No more Twinkies? No more HoHos? No more “dot bread?” Oh no! What is childhood without Hostess?

When I heard that the company that makes those iconic treats was going out of business, I felt an immediate sense of loss. I prepared to go into mourning as if a family member had died. Well, maybe not a family member, more like a pet. Okay, not one of our favorite dogs or cats, but like a goldfish that we’d had a really long time or at least long enough to name.

The point is, it mattered to me. And I haven’t had a Twinkie in four decades, for reasons I will explain later.

Kate Dolan wonders what's going into those Twinkies

What else can I put inside these things?

I rarely bought Hostess products (and if I’m not unique that could be why the company is out of business) but the brand was such a part of my memory that I feels like I’m losing part of my past along with the familiar red, yellow and blue dots.

My mom didn’t buy Hostess products much when I was a kid, but thanks to advertising and the bright friendly packaging and product placement they were always in my mind. The cupcakes were to my grade school self the epitome of culinary perfection. Cream filling AND frosting? How could you ask for more? There was even decorative icing on top that held its curlicue shape as if it were made of molded plastic, and who knows, maybe it was. I didn’t care. It was another decadent layer of sugary excess.

When I got older, I realized frosting wasn’t supposed to lay on a cupcake like a sheet of pressed vinyl and that chocolate cake should not just be chocolate colored but actually taste like chocolate. And Hostess cupcakes lost their charm.

Twinkies never had any for me that I could remember. That’s because my only memory of eating a Twinkie involved biting into one to find it full of blue mold. It looked really creepy and tasted like melted plastic (which may not be that far off from the taste of a non-moldy Twinkie, actually.) It’s hard to believe that Twinkies are even capable of growing mold, given the dearth of actual food ingredients in them. But it happened.

So I didn’t like Twinkies and cupcakes held no more allure. My focus turned to pie. I loved Hostess fruit pies, especially cherry. As a freshman working on stage crew in high school, if we stayed through after school until an evening performance and went to the store to pick up something for dinner, I dined on Hostess pies. Hey, they had fruit, right? And from the nutritional information I could see that the enriched flour provided at least 4% of my daily requirement of iron, so I was good to go.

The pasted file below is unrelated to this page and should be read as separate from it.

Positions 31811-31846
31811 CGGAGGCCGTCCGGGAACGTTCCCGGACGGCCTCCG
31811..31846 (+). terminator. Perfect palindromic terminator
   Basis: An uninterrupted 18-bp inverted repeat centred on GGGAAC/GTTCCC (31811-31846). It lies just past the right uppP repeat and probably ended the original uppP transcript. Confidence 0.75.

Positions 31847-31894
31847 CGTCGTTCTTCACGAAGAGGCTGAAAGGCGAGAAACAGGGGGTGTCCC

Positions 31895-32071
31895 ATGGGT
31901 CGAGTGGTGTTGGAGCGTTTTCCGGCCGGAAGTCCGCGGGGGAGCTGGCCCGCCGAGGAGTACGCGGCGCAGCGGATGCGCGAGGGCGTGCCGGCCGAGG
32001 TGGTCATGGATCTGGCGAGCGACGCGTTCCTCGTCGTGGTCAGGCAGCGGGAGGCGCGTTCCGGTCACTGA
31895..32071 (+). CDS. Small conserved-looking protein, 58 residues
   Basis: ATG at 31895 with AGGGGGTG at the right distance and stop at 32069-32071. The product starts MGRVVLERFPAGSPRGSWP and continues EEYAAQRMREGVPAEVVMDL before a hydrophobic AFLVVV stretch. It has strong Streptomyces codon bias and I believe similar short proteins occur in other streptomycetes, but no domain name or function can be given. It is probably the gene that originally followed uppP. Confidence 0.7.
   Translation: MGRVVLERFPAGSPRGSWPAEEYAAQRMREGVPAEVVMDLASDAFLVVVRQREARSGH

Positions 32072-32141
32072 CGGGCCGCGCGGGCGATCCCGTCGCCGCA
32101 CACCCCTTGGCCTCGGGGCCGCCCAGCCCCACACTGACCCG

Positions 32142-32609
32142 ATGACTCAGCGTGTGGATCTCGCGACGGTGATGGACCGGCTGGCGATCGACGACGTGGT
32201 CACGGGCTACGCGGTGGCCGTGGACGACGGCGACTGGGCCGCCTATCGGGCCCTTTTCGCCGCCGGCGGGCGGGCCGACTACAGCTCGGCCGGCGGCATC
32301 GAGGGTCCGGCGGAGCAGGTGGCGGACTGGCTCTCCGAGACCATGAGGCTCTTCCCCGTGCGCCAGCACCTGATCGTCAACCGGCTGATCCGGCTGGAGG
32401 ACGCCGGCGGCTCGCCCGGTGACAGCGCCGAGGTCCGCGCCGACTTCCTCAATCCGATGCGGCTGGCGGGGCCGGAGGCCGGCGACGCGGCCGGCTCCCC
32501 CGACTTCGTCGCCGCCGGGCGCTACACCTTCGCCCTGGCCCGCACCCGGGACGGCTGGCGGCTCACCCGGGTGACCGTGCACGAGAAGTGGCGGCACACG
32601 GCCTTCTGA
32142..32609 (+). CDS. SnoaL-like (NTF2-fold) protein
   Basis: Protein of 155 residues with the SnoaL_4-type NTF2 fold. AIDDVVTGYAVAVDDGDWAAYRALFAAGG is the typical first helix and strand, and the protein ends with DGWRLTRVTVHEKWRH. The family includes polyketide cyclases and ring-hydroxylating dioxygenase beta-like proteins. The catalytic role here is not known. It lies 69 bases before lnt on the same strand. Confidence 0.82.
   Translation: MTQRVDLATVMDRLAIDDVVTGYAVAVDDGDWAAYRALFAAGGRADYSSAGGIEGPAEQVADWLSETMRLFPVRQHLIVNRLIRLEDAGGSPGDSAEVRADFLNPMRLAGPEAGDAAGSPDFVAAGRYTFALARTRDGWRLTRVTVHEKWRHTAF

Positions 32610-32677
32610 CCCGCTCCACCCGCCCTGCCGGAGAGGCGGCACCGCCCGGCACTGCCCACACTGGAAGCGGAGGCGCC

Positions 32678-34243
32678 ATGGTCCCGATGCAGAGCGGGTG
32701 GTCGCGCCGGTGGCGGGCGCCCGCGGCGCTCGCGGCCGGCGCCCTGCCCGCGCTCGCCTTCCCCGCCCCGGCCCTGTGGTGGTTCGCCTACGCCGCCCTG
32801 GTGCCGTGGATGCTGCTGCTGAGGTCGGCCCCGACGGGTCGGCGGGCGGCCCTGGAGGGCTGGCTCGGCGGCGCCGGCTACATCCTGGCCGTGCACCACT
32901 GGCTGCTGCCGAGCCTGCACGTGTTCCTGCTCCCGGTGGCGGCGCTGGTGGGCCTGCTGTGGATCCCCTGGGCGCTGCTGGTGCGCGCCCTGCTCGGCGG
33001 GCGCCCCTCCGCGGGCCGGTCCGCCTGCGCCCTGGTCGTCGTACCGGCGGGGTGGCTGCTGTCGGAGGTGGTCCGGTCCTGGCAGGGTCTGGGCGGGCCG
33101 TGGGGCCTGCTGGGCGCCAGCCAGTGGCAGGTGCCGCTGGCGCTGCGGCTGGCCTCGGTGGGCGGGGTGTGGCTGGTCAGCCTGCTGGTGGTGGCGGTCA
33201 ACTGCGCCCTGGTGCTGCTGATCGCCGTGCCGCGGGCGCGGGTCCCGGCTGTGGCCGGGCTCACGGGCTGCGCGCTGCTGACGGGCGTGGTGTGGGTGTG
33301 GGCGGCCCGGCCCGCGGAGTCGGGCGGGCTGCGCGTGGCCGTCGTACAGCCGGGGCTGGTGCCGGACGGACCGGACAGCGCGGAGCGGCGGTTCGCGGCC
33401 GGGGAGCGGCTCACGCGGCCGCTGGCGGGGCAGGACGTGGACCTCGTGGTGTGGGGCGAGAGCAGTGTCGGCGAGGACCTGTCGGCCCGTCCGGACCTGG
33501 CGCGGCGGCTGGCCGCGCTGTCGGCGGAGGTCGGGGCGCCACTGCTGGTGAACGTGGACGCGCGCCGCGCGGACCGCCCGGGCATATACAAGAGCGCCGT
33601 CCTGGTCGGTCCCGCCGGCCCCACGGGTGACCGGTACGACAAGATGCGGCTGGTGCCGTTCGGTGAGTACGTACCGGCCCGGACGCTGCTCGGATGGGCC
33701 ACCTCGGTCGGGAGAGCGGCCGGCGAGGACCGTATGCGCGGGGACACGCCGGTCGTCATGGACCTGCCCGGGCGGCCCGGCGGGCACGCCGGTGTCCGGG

In another year or two, however, the calorie count on those pies started to scare me, so I said farewell to those, too. But my relationship with Hostess was not over yet.

The next chapter was parenthood. I didn’t buy Twinkies (blue mold might stain) or cupcakes (imagine brown crumbs glued to everything with a layer of cream) or pies (I would be temped to eat them myself) but I did buy what my daughter called “dot bread.” She fell in love with the Hostess dots at an early age. Most of the time I wouldn’t buy the white Wonder Bread that she craved, but I would buy whole wheat Wonder, which had plain packaging with only a few dots. I still look for that bread first and she still likes the dots, nearly fifteen years later. And one year Santa brought her a loaf of snow white Wonderbread, which she hugged like a stuffed toy and probably enjoyed more than a child has every enjoyed bread before. Hostess brought her that joy.

I’m hoping they will sell the brand and that I will still look for Wonder Bread each week. But even if I find it, it won’t be the same. I will know it isn’t “real.” And part of me will feel sad, just like I did when we lost that goldfish, whats-his-name.